The swift passage by the Democrat-led House of a bill requiring the federal government to negotiate Medicare drug prices sets the stage for what is certain to be a key issue in the 2008 elections. The bill calls upon the Health and Human Services (HHS) secretary to negotiate with drug companies on behalf of seniors, while at the same time barring the government from setting up a formulary as a means of negotiating. Those who favor the bill say it will mean lower drug prices, thus keeping beneficiaries from falling into the "doughnut hole" gap in coverage.

The bill passed decisively, despite President Bush's promise of a veto–and a Congressional Budget Office report that estimated the bill would have little effect on federal spending because the HHS secretary would be unable to negotiate better prices on drugs than those negotiated by prescription drug plans now. "The real issue lurking in the background is price controls," says Paul Ginsburg, president of the Center for Studying Health System Change.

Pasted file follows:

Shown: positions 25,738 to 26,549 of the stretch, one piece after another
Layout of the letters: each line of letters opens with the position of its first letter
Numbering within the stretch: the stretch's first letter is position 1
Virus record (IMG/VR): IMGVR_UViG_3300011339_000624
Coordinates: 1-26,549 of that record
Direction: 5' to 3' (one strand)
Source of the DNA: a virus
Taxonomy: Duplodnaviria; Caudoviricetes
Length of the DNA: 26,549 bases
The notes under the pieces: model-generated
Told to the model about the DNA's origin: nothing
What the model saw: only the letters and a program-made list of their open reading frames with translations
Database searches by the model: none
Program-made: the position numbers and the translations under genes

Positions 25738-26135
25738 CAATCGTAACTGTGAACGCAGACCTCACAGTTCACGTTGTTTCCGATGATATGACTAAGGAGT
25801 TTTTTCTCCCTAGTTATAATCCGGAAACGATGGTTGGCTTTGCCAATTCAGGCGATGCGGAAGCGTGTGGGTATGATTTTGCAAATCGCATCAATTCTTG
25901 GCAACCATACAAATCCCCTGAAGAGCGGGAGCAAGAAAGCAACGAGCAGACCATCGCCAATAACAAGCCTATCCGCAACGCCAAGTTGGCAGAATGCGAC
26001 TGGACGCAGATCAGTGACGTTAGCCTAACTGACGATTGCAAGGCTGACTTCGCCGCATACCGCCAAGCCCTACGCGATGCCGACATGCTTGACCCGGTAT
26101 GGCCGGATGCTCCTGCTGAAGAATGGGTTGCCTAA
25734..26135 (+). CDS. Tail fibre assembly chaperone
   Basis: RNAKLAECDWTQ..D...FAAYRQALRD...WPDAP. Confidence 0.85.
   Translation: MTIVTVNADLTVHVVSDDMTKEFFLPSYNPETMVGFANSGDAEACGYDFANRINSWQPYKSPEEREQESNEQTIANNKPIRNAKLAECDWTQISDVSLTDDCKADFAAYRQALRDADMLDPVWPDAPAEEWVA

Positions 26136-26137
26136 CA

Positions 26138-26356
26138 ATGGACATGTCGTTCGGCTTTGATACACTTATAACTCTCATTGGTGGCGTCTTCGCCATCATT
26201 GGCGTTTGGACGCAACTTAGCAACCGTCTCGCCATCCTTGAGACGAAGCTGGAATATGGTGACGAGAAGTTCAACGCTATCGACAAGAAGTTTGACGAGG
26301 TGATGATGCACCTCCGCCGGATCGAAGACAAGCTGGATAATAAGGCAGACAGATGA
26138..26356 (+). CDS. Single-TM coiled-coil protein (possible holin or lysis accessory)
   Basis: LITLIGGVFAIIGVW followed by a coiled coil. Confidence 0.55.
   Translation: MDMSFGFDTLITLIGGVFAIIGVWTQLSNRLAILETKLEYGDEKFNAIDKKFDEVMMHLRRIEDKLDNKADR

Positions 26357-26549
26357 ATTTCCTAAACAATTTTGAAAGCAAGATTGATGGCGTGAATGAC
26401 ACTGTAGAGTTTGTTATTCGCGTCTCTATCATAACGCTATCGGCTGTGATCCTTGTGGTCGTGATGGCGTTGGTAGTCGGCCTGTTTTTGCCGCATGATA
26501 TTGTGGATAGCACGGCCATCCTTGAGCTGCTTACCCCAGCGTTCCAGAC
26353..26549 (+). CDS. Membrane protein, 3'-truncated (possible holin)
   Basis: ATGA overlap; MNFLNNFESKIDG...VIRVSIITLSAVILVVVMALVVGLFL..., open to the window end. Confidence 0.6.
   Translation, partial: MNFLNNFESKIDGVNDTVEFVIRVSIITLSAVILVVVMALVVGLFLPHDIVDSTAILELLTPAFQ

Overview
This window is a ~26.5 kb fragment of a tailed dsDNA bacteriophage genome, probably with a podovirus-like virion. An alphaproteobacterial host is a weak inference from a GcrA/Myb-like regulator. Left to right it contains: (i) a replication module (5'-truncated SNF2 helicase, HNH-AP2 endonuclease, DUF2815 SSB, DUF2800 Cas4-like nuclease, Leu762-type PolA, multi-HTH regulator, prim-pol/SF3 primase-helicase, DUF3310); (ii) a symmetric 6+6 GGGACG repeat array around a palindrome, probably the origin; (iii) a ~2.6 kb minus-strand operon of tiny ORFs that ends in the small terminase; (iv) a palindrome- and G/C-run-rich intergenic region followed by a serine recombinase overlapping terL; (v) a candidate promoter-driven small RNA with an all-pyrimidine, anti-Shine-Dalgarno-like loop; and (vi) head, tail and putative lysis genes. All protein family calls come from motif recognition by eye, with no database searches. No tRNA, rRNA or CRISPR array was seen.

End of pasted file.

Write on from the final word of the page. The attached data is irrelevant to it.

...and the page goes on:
Companies are following the bill carefully–particularly those that still offer other post-employment benefits (OPEB) to their retirees. Standard & Poor's analyst Howard Silverblatt estimates that 280 companies on the S&P 500 index offer OPEB, which consists mainly of retiree drug benefits. And 78% of 302 big companies recently surveyed by Kaiser/Hewitt said they expect to offer prescription drug coverage in 2007.

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